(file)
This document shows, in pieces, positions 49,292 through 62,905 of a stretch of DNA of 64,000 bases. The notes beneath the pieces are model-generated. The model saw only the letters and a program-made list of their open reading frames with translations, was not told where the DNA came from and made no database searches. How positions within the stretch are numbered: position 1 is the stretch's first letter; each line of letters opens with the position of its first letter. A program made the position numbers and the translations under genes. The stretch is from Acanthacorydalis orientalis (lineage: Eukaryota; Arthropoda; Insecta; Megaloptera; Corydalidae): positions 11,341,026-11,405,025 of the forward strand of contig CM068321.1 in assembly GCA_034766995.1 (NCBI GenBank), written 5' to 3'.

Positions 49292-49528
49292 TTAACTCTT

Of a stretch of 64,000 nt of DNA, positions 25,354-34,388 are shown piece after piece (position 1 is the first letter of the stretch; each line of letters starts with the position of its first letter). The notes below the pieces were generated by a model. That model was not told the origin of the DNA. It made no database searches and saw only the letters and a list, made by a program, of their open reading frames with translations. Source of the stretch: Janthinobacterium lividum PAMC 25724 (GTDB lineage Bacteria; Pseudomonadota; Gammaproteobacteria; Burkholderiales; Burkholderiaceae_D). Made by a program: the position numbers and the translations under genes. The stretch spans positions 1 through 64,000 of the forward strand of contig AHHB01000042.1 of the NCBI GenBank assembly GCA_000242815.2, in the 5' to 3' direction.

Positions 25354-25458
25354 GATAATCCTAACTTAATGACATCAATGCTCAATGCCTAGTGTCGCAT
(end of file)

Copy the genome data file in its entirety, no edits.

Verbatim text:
This document shows, in pieces, positions 49,292 through 62,905 of a stretch of DNA of 64,000 bases. The notes beneath the pieces are model-generated. The model saw only the letters and a program-made list of their open reading frames with translations, was not told where the DNA came from and made no database searches. How positions within the stretch are numbered: position 1 is the stretch's first letter; each line of letters opens with the position of its first letter. A program made the position numbers and the translations under genes. The stretch is from Acanthacorydalis orientalis (lineage: Eukaryota; Arthropoda; Insecta; Megaloptera; Corydalidae): positions 11,341,026-11,405,025 of the forward strand of contig CM068321.1 in assembly GCA_034766995.1 (NCBI GenBank), written 5' to 3'.

Positions 49292-49528
49292 TTAACTCTT

Of a stretch of 64,000 nt of DNA, positions 25,354-34,388 are shown piece after piece (position 1 is the first letter of the stretch; each line of letters starts with the position of its first letter). The notes below the pieces were generated by a model. That model was not told the origin of the DNA. It made no database searches and saw only the letters and a list, made by a program, of their open reading frames with translations. Source of the stretch: Janthinobacterium lividum PAMC 25724 (GTDB lineage Bacteria; Pseudomonadota; Gammaproteobacteria; Burkholderiales; Burkholderiaceae_D). Made by a program: the position numbers and the translations under genes. The stretch spans positions 1 through 64,000 of the forward strand of contig AHHB01000042.1 of the NCBI GenBank assembly GCA_000242815.2, in the 5' to 3' direction.

Positions 25354-25458
25354 GATAATCCTAACTTAATGACATCAATGCTCAATGCCTAGTGTCGCAT